I love colour! But for me, colour is like that boyfriend with whom you keep breaking up and then getting back together. Why do we break up? Sometimes, because other people say we should, “M.A., you could sell more work, if it was more…subtle…” or “Do you really need to use every colour, every time?” Sometimes, because the light or season changes, and bright colour seems too harsh. Sometimes, because I want to do something different, just for the sake of change. Pretty much all the various reasons you break up with anyone, but luckily colour is that steady kind of boyfriend who sticks around.




Right now, I’m back together with bright colour, and I’m playing with coloured resin. I love its transparency, its vibrant colour and the fact I can’t predict how it will turn out. It’s tough to manipulate resin, I pour out a lovely swirling pattern and next thing I know, it’s a blotchy puddle. Or I try to mix my tints and come up with a strange snot-coloured green instead of the bright lime I was aiming for. And when I’m in this colour mood, I do want to use ALL the colours ALL the time. These smaller paintings were all done in the past two weeks, but I am in the final stages of completing seven new large paintings. They are just getting to the exciting phase, where I have completed a lot of layers and I’m getting ready to rip them back and see what’s beneath. And since I’m in a colourful phase right now, that will definitely influence the final product.


I’m really excited, and right now it looks like my boyfriend, Colour, will be sticking around for a while…


How much do your paintings sell for?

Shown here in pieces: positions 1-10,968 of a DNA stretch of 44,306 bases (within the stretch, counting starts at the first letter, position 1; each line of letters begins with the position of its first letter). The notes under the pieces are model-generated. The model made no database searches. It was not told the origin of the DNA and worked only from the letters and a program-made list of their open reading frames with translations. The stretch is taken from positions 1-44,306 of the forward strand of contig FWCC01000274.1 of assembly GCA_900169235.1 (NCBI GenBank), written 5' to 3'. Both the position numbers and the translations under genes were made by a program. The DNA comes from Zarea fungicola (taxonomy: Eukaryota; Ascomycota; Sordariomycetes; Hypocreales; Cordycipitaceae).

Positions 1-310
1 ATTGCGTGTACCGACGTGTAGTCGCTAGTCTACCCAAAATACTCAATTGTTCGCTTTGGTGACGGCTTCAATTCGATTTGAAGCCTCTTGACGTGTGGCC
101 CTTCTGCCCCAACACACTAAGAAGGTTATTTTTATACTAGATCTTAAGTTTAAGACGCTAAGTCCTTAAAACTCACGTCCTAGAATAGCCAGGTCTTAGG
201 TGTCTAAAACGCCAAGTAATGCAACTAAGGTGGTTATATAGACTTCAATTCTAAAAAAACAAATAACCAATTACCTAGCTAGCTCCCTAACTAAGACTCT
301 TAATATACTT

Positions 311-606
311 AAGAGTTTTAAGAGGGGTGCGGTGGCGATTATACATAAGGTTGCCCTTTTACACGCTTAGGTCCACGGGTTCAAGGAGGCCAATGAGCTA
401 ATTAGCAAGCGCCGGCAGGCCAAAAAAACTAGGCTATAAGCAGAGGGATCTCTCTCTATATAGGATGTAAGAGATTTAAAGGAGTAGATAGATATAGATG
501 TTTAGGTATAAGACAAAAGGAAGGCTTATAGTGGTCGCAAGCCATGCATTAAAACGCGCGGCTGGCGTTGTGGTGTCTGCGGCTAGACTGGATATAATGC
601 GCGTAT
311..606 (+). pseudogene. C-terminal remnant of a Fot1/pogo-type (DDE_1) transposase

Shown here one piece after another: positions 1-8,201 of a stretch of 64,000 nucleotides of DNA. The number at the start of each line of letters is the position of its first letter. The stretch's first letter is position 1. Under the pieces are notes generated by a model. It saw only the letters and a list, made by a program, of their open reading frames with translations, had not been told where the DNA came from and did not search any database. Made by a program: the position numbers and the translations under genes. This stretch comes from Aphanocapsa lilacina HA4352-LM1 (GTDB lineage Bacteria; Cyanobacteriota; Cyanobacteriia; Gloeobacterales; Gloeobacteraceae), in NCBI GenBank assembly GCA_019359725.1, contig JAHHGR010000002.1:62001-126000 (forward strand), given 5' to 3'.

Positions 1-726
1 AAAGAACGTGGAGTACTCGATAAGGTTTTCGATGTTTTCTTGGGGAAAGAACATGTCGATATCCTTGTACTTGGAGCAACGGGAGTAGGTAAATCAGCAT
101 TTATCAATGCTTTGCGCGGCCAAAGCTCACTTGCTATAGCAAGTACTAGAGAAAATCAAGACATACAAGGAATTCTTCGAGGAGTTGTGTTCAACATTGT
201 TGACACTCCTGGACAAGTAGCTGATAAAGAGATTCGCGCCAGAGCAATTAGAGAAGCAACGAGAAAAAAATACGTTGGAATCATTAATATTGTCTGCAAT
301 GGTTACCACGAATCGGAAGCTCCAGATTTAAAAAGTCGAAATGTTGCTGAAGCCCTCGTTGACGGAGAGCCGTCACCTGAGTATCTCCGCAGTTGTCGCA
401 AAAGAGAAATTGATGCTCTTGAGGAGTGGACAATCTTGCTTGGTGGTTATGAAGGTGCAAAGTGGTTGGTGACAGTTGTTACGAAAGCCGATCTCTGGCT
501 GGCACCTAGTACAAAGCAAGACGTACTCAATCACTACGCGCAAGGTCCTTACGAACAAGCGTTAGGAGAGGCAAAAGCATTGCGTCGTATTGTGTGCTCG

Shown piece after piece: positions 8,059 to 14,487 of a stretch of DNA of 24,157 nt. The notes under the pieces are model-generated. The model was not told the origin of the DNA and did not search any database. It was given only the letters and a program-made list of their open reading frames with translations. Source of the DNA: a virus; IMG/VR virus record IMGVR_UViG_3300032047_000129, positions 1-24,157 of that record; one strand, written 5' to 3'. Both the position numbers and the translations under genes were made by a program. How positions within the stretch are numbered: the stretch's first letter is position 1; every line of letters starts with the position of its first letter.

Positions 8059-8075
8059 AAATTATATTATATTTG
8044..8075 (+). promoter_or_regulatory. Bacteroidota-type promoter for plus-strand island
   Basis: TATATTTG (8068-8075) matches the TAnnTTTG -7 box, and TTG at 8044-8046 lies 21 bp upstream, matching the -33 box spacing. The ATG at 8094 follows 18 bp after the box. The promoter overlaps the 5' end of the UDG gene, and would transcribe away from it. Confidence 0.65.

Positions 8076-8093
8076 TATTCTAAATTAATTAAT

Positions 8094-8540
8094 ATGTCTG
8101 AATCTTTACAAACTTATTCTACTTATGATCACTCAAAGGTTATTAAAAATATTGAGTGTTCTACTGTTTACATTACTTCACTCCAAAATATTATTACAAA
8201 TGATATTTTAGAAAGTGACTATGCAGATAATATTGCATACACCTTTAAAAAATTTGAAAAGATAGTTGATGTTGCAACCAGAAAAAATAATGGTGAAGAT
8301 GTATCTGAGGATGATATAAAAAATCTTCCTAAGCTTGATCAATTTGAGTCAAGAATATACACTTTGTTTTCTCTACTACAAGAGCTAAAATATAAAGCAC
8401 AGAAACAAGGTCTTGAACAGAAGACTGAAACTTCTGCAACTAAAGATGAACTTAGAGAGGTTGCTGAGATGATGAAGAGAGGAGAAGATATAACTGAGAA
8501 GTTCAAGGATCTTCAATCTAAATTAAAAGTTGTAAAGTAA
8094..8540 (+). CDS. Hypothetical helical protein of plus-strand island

On Saturday, I had a little open studio since a few people were interested in stopping by and seeing the seven paintings I had just finished.  It was pretty low key, but one fun part was that Marta Robertson-Smyth, who teaches classes to kids in my building, asked if she could drop by with two of her classes. She was teaching a class on abstraction and composition, so she thought that my work would compliment that lesson. I love a chance to turn the studio into a gallery.

The teens were shyly appreciative and the younger kids were enthusiastic and wanted to explore every corner of the studio.  The number one question kids ask me is: How much do your paintings sell for? And when I tell them, the response is always a big gasp. I'm not sure whether this is because the number is so large in comparison to the average allowance or that they can't believe anyone would pay that price. Marta was kind enough to point out that my prices are very reasonable. Yet I do wonder why the finances of art are so fascinating to kids. Is it because they love to make art but have been told that there's no money in the profession? As a former fast-tracking MBA, I know that there is no accounting system in the world that could make my art practice look like a big success, yet I know I make more money than many artists and enough to continue my work without undue worry. But getting the chance to do work that is creative, absorbing and soul-satisfying is priceless.